Thursday, December 8, 2011

Plantation of the Atlantic, XIII: What the "Leaky Pump" Means

I know that I promised to reconstruct and post my research on Praying Towns here. That basically means that I'm going to run down some Internet-accessible research on these self-governing communities of Christian Indians established on the recommendation of John Eliot between 1661 and 1675, as well as parallel communities in Connecticut and discuss what the dreadfully-neglected Alltagsgeschichte of these communities shows in the case of some excellent, web-accessible PhD theses, or at least summaries thereof.

But that sounds like work, and I get to be substitute store manager this week,* and consequently am a little out of it. Instead, I'm going to trot some concrete research data about the makeup of mid-Seventeenth Century New England communities out just to put some methodological depth to my gestures to the Newfoundland fishery's "leaking pump" of transatlantic labour migration flows and allegedly consequential claims about the actual composition of those communities.

First, though, I'll rehearse some historiographic reflections. Remember Bishop Samuel Wilberforce's comments about how there were in New England in 1640 supposedly 4,000 Puritans, who “are said in fifty years to have multiplied to 100,000” (59)? Sure, Soapy Sam is an unlikely authority. After all, he's the guy that opposed Darwinism in that famous session with Huxley in the summer 1860 meeting of the BAAS and gave rise to the "better an ape as an ancestor than a bishop." On the one hand, that establishes a historical vector connecting the Plymouth Rock myth to Creationism. That's got to lead to some interesting reflections on where those ideas have gone in American politics since. On the other hand, it leaves Wilberforce a pretty unlikely martyr of truth. His defenders try to make his nickname refer to his obsessive-compulsive hand-wringing, but pretty much everyone else thinks that it's an accurate reflection on his somewhat casual approach to the truth.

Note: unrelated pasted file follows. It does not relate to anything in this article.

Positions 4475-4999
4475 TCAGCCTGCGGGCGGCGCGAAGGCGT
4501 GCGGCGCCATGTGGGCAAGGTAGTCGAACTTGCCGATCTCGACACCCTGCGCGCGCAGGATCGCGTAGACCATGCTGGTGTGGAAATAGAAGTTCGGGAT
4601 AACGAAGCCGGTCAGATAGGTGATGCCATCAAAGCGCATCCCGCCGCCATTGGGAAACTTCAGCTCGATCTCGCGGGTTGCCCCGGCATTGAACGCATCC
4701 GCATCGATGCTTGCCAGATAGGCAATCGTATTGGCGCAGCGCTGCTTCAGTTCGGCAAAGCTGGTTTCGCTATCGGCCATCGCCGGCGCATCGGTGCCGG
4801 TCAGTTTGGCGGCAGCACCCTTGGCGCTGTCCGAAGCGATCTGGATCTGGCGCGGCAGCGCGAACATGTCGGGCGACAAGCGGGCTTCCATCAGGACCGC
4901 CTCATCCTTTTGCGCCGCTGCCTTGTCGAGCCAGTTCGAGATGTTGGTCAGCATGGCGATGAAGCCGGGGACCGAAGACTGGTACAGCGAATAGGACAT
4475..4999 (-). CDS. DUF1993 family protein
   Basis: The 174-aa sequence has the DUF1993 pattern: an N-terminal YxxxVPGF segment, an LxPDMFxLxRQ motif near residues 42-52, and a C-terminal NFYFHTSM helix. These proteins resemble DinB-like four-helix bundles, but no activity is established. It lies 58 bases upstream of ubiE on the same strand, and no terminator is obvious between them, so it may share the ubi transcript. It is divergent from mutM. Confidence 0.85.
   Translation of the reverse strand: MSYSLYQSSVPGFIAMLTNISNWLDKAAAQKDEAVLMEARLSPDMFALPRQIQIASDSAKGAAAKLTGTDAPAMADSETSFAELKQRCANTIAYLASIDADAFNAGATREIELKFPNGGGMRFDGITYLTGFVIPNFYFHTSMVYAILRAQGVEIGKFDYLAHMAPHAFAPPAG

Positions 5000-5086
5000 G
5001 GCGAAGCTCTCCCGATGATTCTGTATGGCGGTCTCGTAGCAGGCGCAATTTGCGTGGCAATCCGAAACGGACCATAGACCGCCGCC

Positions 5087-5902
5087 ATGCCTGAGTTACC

That means that while Wilberforce, the man who rediscovered Bradford’s Of Plymouth Plantation in the library of the bishop of London and used it in this book, may have been working with the facts about migration to New England that were certainly at hand in London in the late 1830s. If so, someone had synthesised those facts and made the conclusions available, and other people, or at least the Bishop of London, was willing to gloss them in print in a book highly critical of American society in other contexts. But it might also mean that he's seen the "40,000" figure often cited for the Great Migration and lost a zero in his enthusiasm for Yank-bashing. Still, it's interesting that he went there. and used it, unlike any other modern reader, for its list of civil marriages in the back as well as Bradford’s narrative.

Second, much of this information, and my original inspiration, started with an exchange with my buddy Charleycarp over at the lately-lamented-but-now-back Edge of the American West. I'm not going to go out on a limb on the accuracy of the claim that Elizabeth Cable, wife of Jehu Burr and thus great-grandmother of the Aaron Burr was born in Springfield, Massachusetts, in 1600,  but there it is, sourced to some old family records in the hands of the Latter Day Saints. Charley challenged it, and I went to Robert Charles Anderson, and here's what I found in that synthetic summary of two centuries of genealogical research:

Or something like that, anyway.